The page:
The second thing that you/the consultant will need to do is to find a way to prove that by installing a drop kerb there will be no/minimal damage to the trees. To do this they will need to understand where the trees are rooting and the only way to do this is to have a look. Either physical excavation with an airspade or using a ground penetrating radar system. In this situation the airspade is going to be expensive and cause a mountain of paperwork because you need permits to excavate the pavement/road that is owned by the council, it then has to be reinstated by one of their contractors while your application is being processed. A ground penetrating radar or Tree Radar Survey will still not be cheap, however it can be completed without permits or even permission from the council as there is no damage to the roadway.

 

There is still a chance that after all of the above the trees are mostly rooting within that area you want to excavate, and permission is still not granted. However you will at least know for certain rather than guessing.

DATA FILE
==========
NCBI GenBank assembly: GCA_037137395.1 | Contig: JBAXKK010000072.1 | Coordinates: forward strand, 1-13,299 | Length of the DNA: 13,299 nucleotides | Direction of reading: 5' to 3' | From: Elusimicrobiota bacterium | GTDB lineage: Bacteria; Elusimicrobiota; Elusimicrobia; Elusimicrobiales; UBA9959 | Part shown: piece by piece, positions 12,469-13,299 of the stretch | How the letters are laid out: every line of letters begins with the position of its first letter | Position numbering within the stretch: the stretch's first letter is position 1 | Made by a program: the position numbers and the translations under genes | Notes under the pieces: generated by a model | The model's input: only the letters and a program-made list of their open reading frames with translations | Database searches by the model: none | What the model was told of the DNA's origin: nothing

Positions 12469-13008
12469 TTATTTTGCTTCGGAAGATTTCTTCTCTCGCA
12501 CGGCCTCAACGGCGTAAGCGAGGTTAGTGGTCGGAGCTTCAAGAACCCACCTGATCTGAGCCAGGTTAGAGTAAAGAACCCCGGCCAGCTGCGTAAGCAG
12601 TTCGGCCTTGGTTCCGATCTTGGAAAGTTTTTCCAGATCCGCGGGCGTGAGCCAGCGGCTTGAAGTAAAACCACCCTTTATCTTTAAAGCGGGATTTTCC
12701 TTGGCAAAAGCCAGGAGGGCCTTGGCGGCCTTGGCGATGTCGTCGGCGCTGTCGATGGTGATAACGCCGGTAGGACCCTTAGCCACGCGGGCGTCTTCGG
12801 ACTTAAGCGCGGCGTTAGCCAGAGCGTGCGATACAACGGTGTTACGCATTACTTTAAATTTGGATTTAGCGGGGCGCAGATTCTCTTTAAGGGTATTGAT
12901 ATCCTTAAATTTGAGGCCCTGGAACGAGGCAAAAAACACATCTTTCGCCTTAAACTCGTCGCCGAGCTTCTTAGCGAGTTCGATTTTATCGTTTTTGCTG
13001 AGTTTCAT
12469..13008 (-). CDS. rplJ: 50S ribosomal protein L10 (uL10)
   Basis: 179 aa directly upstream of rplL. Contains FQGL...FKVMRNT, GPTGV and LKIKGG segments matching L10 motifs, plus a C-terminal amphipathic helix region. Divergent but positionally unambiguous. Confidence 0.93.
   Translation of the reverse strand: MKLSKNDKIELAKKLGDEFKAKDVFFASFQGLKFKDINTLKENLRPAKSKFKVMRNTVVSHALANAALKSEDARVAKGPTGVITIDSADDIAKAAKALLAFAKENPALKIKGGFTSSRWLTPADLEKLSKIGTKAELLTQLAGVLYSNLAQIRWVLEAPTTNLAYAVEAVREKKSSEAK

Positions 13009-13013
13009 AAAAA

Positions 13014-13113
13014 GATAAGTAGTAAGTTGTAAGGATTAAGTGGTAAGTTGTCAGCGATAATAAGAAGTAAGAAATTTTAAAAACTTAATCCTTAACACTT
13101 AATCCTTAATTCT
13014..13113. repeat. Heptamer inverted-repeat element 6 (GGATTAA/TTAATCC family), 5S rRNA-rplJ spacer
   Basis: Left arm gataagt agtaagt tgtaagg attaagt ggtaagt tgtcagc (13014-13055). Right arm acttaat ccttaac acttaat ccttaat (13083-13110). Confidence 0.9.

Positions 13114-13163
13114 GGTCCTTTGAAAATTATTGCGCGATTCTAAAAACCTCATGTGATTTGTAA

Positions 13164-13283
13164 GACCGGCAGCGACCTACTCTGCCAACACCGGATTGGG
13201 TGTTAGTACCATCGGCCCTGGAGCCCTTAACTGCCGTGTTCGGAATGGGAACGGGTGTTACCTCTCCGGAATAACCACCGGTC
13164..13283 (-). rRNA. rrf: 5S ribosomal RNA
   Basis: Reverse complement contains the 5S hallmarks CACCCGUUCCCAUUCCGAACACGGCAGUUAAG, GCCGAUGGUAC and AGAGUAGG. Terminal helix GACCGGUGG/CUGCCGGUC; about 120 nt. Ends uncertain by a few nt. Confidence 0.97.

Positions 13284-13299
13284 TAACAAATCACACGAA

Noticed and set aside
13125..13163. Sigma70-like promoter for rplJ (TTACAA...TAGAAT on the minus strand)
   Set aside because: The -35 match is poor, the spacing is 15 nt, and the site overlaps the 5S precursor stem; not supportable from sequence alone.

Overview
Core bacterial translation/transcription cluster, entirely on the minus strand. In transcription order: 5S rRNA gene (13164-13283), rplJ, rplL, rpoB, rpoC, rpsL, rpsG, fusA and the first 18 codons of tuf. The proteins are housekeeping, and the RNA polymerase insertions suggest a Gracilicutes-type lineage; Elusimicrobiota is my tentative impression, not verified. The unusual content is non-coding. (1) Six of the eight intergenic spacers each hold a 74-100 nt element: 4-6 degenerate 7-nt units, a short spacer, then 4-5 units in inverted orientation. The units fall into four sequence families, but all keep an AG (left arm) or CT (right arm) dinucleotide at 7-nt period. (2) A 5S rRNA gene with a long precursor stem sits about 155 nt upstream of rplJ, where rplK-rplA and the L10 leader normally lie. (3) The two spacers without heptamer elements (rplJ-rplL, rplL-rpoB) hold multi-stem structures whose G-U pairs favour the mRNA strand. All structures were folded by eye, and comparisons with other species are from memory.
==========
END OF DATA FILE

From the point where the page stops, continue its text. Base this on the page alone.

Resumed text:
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9 minutes ago, Arboraeration said:

As others have said if you are determined to see this through then its going to be down to you to put in the leg work to prove to the council that installing the drop kerb is not going to cause damage to the trees. I would say that it is extremely unlikely that they will change their decision, just because having a drop kerb will make you life easier. 

 

I think your first step is to employ a professional arboricultural consultant to continue the application on your behalf. Yes this costs money but they are dealing with these sort of applications on a daily basis.

 

The second thing that you/the consultant will need to do is to find a way to prove that by installing a drop kerb there will be no/minimal damage to the trees. To do this they will need to understand where the trees are rooting and the only way to do this is to have a look. Either physical excavation with an airspade or using a ground penetrating radar system. In this situation the airspade is going to be expensive and cause a mountain of paperwork because you need permits to excavate the pavement/road that is owned by the council, it then has to be reinstated by one of their contractors while your application is being processed. A ground penetrating radar or Tree Radar Survey will still not be cheap, however it can be completed without permits or even permission from the council as there is no damage to the roadway.